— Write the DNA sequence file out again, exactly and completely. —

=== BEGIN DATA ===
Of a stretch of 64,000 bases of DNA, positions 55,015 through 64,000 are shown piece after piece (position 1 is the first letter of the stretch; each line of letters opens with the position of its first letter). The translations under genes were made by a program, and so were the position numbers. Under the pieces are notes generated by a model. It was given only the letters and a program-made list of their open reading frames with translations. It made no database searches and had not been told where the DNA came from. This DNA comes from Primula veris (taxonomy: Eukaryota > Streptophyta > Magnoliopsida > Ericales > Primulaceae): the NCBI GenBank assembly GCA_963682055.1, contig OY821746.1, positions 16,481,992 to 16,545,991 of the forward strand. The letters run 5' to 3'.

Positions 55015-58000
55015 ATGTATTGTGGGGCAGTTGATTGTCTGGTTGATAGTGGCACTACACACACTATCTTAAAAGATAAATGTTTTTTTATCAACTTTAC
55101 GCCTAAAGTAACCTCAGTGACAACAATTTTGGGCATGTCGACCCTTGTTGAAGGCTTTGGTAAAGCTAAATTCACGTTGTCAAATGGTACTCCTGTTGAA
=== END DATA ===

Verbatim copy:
Of a stretch of 64,000 bases of DNA, positions 55,015 through 64,000 are shown piece after piece (position 1 is the first letter of the stretch; each line of letters opens with the position of its first letter). The translations under genes were made by a program, and so were the position numbers. Under the pieces are notes generated by a model. It was given only the letters and a program-made list of their open reading frames with translations. It made no database searches and had not been told where the DNA came from. This DNA comes from Primula veris (taxonomy: Eukaryota > Streptophyta > Magnoliopsida > Ericales > Primulaceae): the NCBI GenBank assembly GCA_963682055.1, contig OY821746.1, positions 16,481,992 to 16,545,991 of the forward strand. The letters run 5' to 3'.

Positions 55015-58000
55015 ATGTATTGTGGGGCAGTTGATTGTCTGGTTGATAGTGGCACTACACACACTATCTTAAAAGATAAATGTTTTTTTATCAACTTTAC
55101 GCCTAAAGTAACCTCAGTGACAACAATTTTGGGCATGTCGACCCTTGTTGAAGGCTTTGGTAAAGCTAAATTCACGTTGTCAAATGGTACTCCTGTTGAA